Last fall, Ava DuVernay announced that her independent film distribution company, African American Film Festival Releasing Movement, or AFFRM, would relaunch as Array, expanding more broadly to release films by people of color and women globally. Its latest release, which opened in select cities over the weekend, is Echo Park, an intimate drama helmed by long-time photographer and first-time director Amanda Marsalis.
Mamie Gummer (Ricki and the Flash) stars as Sophie, a woman who abandons a boyfriend and privileged, upper-class Los Angeles lifestyle for the more diverse neighborhood of Echo Park, where gentrification is in full force. There, she strikes up a relationship with Alex (Anthony Okungbowa, Mother of George) a long-time resident who’s on his way out, heading back to the U.K. to refocus his life and career. It’s a slow-burn kind of movie, one that is just as interested in developing a very specific, deep sense of place with its L.A. backdrop as it is with layering its rich characters. In the edited and condensed interview below, I spoke with Marsalis about the film and her experiences working with DuVernay and Array.
This is your first time as a filmmaker, and I know you have a background in photography. How did this project come about for you?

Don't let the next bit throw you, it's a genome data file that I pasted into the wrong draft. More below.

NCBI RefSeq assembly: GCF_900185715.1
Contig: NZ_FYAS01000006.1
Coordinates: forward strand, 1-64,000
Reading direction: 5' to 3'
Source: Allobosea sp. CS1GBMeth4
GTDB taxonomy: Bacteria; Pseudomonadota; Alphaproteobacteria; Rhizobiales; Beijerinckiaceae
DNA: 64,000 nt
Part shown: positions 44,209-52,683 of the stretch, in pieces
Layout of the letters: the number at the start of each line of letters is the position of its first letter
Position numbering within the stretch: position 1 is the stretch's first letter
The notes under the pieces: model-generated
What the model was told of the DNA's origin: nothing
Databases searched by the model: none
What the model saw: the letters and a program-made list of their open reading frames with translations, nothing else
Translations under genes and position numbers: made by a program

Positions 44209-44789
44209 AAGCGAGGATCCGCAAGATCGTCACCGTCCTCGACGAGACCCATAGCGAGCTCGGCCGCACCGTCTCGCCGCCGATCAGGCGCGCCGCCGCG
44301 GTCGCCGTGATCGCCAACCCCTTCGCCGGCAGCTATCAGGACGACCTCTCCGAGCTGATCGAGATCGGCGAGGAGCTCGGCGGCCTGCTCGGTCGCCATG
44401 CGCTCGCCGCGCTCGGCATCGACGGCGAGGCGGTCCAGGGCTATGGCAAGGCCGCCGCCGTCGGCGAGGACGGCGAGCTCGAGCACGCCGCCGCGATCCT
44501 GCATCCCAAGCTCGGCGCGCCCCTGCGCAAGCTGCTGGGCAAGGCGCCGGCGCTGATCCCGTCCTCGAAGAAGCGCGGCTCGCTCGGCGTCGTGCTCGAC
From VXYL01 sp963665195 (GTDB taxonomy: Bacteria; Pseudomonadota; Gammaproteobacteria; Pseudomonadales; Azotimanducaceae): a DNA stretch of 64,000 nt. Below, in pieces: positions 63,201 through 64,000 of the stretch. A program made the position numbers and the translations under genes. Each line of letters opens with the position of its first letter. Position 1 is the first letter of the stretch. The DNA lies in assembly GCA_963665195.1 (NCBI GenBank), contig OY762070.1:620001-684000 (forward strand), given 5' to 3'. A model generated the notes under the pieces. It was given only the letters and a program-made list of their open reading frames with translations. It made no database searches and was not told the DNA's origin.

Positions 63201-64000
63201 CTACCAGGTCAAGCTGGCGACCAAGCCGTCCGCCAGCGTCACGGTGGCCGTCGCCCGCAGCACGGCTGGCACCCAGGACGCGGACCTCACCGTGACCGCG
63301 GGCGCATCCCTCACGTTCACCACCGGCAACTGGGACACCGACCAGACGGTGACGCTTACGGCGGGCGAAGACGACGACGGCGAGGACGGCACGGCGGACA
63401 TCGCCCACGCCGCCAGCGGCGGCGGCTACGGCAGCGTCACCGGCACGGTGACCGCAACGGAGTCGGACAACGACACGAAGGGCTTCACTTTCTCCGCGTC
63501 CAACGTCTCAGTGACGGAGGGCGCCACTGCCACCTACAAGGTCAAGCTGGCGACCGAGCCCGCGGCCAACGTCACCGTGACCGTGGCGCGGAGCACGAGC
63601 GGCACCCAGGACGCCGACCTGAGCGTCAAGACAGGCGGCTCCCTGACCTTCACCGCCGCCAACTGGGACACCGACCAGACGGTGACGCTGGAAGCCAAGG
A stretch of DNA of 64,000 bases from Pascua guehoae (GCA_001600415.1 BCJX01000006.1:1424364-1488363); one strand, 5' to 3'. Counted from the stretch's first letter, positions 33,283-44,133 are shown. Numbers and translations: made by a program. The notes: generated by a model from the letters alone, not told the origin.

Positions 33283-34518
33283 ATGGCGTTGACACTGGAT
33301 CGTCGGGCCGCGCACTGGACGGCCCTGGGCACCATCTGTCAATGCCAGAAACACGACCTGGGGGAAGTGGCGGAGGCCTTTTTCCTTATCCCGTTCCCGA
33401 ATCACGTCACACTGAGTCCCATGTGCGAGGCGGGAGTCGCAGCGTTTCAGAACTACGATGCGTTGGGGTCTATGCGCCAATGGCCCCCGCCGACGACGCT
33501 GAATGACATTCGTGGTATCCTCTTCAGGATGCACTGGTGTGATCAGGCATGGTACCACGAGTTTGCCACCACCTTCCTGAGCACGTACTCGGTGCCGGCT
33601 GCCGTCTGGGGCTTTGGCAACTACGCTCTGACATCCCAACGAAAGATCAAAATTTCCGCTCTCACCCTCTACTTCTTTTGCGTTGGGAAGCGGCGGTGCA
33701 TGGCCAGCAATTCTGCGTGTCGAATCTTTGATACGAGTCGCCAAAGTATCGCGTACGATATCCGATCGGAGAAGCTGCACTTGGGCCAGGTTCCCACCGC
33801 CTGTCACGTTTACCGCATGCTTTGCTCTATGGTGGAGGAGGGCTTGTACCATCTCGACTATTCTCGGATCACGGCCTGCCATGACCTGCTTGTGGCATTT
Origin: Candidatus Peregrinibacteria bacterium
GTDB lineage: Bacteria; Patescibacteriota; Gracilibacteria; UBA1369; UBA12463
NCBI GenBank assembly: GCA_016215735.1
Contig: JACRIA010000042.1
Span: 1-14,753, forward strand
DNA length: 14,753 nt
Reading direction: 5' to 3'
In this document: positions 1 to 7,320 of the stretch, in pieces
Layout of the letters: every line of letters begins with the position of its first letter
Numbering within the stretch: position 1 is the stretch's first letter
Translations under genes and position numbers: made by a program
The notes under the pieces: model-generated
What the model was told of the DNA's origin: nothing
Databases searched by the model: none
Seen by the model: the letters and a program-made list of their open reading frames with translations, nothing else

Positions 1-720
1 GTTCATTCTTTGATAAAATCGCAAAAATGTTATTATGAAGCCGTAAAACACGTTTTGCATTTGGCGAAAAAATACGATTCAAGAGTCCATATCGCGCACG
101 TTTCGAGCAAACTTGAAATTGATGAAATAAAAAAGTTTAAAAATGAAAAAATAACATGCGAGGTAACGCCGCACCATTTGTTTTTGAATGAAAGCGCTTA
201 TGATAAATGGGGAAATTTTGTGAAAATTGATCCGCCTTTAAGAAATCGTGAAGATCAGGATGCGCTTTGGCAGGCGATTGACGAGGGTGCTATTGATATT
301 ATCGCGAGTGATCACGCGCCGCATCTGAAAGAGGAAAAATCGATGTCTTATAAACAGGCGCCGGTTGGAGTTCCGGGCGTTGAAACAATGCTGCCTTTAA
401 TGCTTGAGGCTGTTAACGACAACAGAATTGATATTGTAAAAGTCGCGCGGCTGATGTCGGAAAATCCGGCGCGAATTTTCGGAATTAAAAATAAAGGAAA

The film came to me through, basically, a friend of a friend—this woman Rebecca Walker, who is an amazing author that I became friends with 14 years ago from photography stuff. She knew the producers, and they were looking for a director, and she basically put my name in a hat and then sent me an email and said, “Hey—have you ever been interested in directing a feature film?” I was like, “Absolutely—yes, I am.” And that’s kind of how it came about. You know—now that I know so many other directors, and especially I know a really great group of female directors as part of this Fox Global Directors Initiative that I’m part of now, they’re all like, “How did this come about?”
What exactly drew you to this project, specifically? Obviously, you could’ve chosen something different if you eventually wanted to go in a directing route, but I’m curious as to what about [screenwriter] Catalina [Aguilar Mastretta]’s script made you interested in this story?
Well, I think when I read it I just really understood that I could tell the characters’ stories in an honest and an intimate way. Like, it was close enough to home that I understood it was something that I could do and I could do well.
You’re from California, correct?
And did you grow up around Echo Park, or was that something you had to learn about while you were directing?